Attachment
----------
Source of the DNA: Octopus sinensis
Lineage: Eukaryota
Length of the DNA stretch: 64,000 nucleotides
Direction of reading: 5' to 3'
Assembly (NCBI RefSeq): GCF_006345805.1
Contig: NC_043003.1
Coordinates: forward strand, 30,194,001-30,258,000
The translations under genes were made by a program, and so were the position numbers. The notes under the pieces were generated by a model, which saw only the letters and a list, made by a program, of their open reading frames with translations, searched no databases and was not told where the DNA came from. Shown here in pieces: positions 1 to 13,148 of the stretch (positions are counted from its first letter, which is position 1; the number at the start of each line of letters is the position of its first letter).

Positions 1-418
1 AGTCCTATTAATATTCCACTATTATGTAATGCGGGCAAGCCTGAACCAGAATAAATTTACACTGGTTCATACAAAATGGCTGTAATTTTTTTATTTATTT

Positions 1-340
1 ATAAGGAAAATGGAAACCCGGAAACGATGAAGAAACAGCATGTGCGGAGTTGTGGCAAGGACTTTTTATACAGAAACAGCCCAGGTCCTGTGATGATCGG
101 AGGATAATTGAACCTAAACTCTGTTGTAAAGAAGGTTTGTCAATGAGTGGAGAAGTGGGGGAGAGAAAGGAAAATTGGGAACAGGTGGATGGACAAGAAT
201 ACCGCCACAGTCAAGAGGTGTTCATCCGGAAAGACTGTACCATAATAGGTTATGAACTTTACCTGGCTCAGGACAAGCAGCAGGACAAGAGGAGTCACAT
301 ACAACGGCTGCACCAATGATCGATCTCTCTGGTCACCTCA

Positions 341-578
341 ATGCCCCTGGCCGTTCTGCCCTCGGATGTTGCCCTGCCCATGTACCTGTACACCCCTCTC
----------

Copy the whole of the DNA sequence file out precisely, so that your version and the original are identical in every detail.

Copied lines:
Source of the DNA: Octopus sinensis
Lineage: Eukaryota
Length of the DNA stretch: 64,000 nucleotides
Direction of reading: 5' to 3'
Assembly (NCBI RefSeq): GCF_006345805.1
Contig: NC_043003.1
Coordinates: forward strand, 30,194,001-30,258,000
The translations under genes were made by a program, and so were the position numbers. The notes under the pieces were generated by a model, which saw only the letters and a list, made by a program, of their open reading frames with translations, searched no databases and was not told where the DNA came from. Shown here in pieces: positions 1 to 13,148 of the stretch (positions are counted from its first letter, which is position 1; the number at the start of each line of letters is the position of its first letter).

Positions 1-418
1 AGTCCTATTAATATTCCACTATTATGTAATGCGGGCAAGCCTGAACCAGAATAAATTTACACTGGTTCATACAAAATGGCTGTAATTTTTTTATTTATTT

Positions 1-340
1 ATAAGGAAAATGGAAACCCGGAAACGATGAAGAAACAGCATGTGCGGAGTTGTGGCAAGGACTTTTTATACAGAAACAGCCCAGGTCCTGTGATGATCGG
101 AGGATAATTGAACCTAAACTCTGTTGTAAAGAAGGTTTGTCAATGAGTGGAGAAGTGGGGGAGAGAAAGGAAAATTGGGAACAGGTGGATGGACAAGAAT
201 ACCGCCACAGTCAAGAGGTGTTCATCCGGAAAGACTGTACCATAATAGGTTATGAACTTTACCTGGCTCAGGACAAGCAGCAGGACAAGAGGAGTCACAT
301 ACAACGGCTGCACCAATGATCGATCTCTCTGGTCACCTCA

Positions 341-578
341 ATGCCCCTGGCCGTTCTGCCCTCGGATGTTGCCCTGCCCATGTACCTGTACACCCCTCTC